Now with your information on file and through a mobile app we can provide our guest with the one-click-reservation button we always dreamed about. That being said we consider our on-site app as one additional service we want to provide to our guests so they can have the best experience possible while staying at our property. In fact we think that in cases such as lifestyle or luxury resorts– like our ME or Paradisus brands - is no longer about having or not an App but what the app can do extra for you to enrich your experience before, during and after your stay.
Do you think still the opportunity that exists via mobile is to still deliver tools, and focus on content and branding? What’s your organisation’s mobile strategy?
We have recently signed a partnership with Mobail, one of the leading mobile app development companies in Spain that created a product called Smart-Resorts. With that app we are able to offer our guests a complete experience of the resort not just before they check in but even before they pack for the trip. From making restaurant reservations, to signing up for all kind of activities or even meet and greet with other guests, we want you to be able to control your whole stay right from your phone. And now all of this is possible! Thanks to Mobail, we have learned how different the time to market and cost factors are when developing an App compare to a website, for example. Right now whatever idea I may have, whatever new functionality I want to add may be ready in just a few days thanks to their technology. And that is great because I may become more dynamic with my mobile actions than I am capable of with my online strategy. This adds an extra challenge to us in terms of usability because it forces us to place ourselves in different scenarios (different mobile platforms) where we have different customers visiting different versions of the new App (in case they are not constantly updating their phones to the latest version). Besides this our main challenge now is how we can reach more customers, for example having our partners offering the app as an added value to their customers.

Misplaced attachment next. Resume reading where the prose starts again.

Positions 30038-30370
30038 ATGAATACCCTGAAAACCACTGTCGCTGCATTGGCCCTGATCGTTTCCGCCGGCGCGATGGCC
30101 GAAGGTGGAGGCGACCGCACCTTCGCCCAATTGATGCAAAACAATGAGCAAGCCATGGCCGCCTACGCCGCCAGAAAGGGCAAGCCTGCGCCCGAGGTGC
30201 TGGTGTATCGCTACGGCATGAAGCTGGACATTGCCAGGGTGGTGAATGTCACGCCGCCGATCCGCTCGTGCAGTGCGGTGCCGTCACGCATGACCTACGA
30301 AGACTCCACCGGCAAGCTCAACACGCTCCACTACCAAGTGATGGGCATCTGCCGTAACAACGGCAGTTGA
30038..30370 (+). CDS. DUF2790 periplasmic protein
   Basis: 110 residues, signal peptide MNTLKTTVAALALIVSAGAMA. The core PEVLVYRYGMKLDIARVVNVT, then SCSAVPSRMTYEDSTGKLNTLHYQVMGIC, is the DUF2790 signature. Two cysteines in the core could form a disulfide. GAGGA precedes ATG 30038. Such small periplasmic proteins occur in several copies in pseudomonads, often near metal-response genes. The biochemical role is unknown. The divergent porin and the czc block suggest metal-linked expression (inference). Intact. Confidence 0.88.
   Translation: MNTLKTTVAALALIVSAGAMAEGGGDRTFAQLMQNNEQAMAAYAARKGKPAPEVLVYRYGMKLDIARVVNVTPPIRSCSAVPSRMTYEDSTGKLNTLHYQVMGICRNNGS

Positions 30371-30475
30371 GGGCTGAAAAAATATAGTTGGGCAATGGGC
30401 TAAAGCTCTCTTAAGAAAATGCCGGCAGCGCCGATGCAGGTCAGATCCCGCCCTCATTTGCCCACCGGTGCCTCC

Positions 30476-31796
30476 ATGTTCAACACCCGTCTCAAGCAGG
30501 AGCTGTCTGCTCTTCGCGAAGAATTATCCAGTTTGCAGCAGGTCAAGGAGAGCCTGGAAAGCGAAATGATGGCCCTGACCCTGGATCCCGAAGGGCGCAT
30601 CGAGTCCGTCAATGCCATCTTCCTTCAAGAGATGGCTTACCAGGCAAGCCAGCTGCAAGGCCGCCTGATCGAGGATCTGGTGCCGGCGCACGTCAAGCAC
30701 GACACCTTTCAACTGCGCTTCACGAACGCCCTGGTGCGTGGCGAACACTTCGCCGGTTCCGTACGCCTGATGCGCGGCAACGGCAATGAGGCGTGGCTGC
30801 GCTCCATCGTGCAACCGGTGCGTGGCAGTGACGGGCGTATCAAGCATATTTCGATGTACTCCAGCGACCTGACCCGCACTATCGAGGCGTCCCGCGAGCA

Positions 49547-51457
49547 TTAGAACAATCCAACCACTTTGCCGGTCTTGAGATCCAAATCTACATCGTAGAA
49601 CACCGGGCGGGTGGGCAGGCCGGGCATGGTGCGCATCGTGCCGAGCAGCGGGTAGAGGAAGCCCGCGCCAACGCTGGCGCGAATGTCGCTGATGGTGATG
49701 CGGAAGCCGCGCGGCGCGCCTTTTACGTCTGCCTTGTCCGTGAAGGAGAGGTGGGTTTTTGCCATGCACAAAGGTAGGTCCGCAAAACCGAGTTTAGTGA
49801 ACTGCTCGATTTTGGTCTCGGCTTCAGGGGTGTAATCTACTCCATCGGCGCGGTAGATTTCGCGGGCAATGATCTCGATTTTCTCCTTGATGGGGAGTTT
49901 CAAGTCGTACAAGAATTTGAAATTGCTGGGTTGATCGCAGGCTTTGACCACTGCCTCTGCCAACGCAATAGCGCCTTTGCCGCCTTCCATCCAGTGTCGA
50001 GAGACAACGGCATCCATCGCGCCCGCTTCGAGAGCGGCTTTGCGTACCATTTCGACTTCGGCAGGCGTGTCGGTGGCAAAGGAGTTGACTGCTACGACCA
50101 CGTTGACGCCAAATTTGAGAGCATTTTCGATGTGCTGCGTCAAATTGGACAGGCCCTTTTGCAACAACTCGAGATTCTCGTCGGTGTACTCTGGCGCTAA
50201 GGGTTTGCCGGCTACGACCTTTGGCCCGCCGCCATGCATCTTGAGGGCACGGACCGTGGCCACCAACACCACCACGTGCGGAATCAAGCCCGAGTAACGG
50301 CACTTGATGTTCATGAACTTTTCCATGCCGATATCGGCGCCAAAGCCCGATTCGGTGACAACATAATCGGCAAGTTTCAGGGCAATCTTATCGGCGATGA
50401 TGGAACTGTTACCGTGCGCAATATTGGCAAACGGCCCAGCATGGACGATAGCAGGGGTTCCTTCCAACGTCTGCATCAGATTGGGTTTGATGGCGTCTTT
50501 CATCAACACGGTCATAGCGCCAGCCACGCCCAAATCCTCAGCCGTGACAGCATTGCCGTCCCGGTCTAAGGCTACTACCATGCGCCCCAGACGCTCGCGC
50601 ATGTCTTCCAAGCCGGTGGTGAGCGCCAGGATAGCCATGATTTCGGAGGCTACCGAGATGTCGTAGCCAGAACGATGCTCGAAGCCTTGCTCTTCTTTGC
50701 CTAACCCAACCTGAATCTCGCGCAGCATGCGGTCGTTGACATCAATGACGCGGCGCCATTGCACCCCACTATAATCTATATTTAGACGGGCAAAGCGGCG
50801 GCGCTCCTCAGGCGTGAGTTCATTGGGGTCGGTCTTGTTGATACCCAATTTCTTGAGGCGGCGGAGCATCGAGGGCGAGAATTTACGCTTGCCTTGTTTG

What do you make of consumer expectations from mobile commerce perspective? Do you think the overall satisfaction with mobile sites/ apps is good enough to result in mobile revenue?
The iPhone App store reached one billion downloads in April 2009. Not even three years later the same store has just reached 25 billion downloads so the behaviour now is completely different. Few years ago you would grab your smartphone and say “Hey, let me search for their phone number on their website” and then you would get surprise if finding a mobile friendly site; nowadays most people say: “Let’s check if they have an app” and if they can’t find it then they at least expect you have a mobile adapted website. By the end of this year that same traveller behavior will be: “Let’s see how their app looks like”. And you better have something easy to use. Bottom line apps are now becoming a commodity. More and more people expect you not just to have an app but to facilitate access to the things they want to do at your property and in the destination, and through any type of device.
Now what we are seeing is our guests checking for the hotel app either right after they have booked or on their way from the airport to the hotel or during check in. Even though the most important thing is the user experience we tend to think on what we want the App to do instead of thinking how the App should help our customers. We have seen statistics that show that almost a quarter of app users used a downloaded app just once. And then you have another quarter users that used the same app more than 10 times. That’s the challenge; how can we promote the use of the App? How can build loyalty around the mobile experience whether is a mobile site, a mobile app or a tablet app? I am sure some of the tactics we used in the past to switch business from offline to online may still work. But most important we are looking at what are the most downloaded categories within the different apps stores (games, social networking, weather and destination info and music) and see how we can combine that within our App. That will eventually be the key to success.